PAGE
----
Summary: A call to ask Jesus for His forgiveness and thus allow God to overcome evil with good.
“Let Evil Ruin Itself”
By: Rev. Kenneth E. Sauer,
Pastor of Parkview United Methodist Church, Newport News, VA
The famous autobiography of Corrie Ten Boom, called The Hiding Place, tells how the Ten Booms, a Christian family living during the Nazi occupation in World War 2 risked life and limb in order to save Jews and others from certain death in concentration camps.
Eventually, Corrie and her family were caught and sent to live in a concentration camp called Ravensbruck.
Corrie was the only member of her family who survived to tell the story.
And Corrie became a much sought after speaker and writer.
In the book she recounts an amazing experience which occurred after the war.
“It was at a church service in Munich that I saw him, the former S.S. man who had stood guard at the shower room door in the processing center at Ravensbruck…”, Corrie writes…
“…And suddenly it was all there—the roomful of mocking men, the heaps of clothing…” her sister Betsie’s “pain-blanched face.
He came up to me as the church was emptying, beaming and bowing.
‘How grateful I am for your message, Fraulin.’ He said.
‘To think that, as you say, He [Jesus] has washed my sins away!’”
Corrie continues to write: “His hand was thrust out to shake mine. And I, who had preached so often to the people…the need to forgive, kept my hand at my side.
Even as the angry, vengeful thoughts boiled through me, I saw the sin of them.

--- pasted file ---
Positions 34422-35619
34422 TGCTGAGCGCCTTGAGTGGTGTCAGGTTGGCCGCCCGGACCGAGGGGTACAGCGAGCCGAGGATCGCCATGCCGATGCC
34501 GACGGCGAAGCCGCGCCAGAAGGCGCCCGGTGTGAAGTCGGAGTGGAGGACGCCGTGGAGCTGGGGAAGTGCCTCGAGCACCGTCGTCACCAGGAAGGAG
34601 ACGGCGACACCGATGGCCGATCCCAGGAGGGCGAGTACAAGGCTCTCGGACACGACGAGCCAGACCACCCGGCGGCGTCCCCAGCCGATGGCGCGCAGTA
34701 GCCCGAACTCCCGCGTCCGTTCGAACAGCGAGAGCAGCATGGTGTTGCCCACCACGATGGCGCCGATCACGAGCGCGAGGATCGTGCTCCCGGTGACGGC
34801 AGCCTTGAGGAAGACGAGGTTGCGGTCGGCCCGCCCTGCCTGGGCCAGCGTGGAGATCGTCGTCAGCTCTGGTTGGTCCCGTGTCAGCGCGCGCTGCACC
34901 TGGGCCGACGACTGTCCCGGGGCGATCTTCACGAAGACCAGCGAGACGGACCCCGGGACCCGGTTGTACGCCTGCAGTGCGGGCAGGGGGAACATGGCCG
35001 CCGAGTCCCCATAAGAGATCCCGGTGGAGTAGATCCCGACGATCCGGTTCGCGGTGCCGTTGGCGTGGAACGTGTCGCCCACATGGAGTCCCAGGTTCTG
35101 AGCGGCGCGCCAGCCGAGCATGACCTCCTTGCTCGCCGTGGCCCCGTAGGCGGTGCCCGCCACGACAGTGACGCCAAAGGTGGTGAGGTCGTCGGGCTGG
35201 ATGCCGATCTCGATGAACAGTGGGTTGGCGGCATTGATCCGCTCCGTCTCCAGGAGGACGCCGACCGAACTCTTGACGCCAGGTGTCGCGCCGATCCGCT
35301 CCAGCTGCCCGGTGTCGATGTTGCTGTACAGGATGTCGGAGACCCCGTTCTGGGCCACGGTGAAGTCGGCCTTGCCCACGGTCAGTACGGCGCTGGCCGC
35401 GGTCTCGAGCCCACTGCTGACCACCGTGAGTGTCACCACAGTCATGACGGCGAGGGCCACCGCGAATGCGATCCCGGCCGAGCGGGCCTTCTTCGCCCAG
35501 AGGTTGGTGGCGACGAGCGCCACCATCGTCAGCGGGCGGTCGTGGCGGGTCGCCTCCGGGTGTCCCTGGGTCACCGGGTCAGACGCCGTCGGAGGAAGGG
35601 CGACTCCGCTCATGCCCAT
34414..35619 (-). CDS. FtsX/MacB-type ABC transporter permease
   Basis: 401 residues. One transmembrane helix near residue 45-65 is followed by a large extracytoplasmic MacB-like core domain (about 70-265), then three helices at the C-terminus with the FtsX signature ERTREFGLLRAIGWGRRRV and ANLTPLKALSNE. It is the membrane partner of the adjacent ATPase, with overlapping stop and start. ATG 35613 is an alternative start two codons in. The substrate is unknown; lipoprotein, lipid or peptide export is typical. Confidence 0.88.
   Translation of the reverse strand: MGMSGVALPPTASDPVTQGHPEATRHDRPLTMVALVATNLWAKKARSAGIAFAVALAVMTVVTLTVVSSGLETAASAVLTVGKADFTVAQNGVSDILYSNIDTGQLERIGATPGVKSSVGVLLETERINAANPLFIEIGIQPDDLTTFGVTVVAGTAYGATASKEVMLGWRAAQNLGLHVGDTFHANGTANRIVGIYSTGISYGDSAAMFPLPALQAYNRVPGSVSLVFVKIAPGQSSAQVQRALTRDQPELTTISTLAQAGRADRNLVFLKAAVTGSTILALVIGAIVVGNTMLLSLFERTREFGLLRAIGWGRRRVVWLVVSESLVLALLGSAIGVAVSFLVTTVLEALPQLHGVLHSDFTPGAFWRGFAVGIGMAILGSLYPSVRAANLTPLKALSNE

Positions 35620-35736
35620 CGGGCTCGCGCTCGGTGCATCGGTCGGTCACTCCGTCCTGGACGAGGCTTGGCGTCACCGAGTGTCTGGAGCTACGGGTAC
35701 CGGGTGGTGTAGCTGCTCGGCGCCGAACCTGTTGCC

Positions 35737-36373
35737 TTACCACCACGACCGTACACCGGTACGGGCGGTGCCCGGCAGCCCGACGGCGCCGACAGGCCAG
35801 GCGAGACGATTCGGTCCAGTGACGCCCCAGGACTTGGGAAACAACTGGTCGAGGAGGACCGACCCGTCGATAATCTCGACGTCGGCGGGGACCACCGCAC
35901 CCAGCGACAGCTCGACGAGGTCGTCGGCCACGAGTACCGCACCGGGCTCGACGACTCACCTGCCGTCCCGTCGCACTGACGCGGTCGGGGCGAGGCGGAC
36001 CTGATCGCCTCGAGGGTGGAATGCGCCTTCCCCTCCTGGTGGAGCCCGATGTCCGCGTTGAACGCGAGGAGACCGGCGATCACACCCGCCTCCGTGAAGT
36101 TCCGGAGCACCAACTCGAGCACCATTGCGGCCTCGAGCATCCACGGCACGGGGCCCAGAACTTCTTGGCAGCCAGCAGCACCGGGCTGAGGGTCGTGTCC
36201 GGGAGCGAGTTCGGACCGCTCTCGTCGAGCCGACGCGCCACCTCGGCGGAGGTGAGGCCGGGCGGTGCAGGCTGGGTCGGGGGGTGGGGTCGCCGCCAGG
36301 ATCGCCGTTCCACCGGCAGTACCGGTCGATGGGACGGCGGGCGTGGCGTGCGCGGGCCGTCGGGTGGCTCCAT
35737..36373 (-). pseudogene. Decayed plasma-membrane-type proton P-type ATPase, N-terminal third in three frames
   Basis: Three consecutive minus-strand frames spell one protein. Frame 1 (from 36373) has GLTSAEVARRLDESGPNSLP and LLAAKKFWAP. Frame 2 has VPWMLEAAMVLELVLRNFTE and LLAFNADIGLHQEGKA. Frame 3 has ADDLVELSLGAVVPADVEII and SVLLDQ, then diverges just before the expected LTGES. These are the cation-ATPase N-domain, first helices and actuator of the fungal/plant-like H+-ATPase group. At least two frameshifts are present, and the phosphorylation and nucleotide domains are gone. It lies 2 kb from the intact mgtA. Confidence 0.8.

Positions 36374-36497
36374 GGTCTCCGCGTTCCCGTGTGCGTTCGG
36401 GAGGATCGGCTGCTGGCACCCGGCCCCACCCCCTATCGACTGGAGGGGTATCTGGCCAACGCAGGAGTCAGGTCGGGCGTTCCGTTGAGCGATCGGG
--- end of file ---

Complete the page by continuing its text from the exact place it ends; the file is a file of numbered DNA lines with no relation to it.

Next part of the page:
Jesus Christ had died for this man; was I going to ask for more?
Lord Jesus, I prayed, forgive me and help me to forgive him.
I tried to smile, I struggled to raise my hand.
I could not.
I felt nothing, not the slightest spark of warmth or charity.
And so again I breathed a silent prayer.
Jesus, I cannot forgive him. Give me Your forgiveness.
As I took his hand the most incredible thing happened.
From my shoulder along my arm and through my hand a current seemed to pass from me to him, while into my heart sprang a love for this stranger that almost overwhelmed me.
And so I discovered that it is not on our forgiveness any more than on our goodness that the world’s healing hinges, but on His.
When He tells us to love our enemies, He gives, along with the command, the love itself.”
All of us, every human being, created in the image of God, has this capacity to love.
We may not exercise it, but it is available to us through Christ, through the grace which surrounds everyone of us.
For many, the idea of the image of God has been linked to those unique abilities that we humans have that set us apart from other creatures.
John Wesley, the founder of Methodism, saw the image of God not so much in terms of what we possess ourselves, but as the way we relate to God and then live out that relationship in the world.
As those endowed with the image of God we are to receive the love of God and then reflect that love toward all other creatures.
We humans were created to be mirrors of God, but as a result of the Fall this natural image of God in us has been corrupted.
According to Wesley, instead of reflecting the image of God, we reflect the very “image of the devil,” and he sees no stronger evidence of this fact than in our universal practice of resorting to war in order to settle our disputes.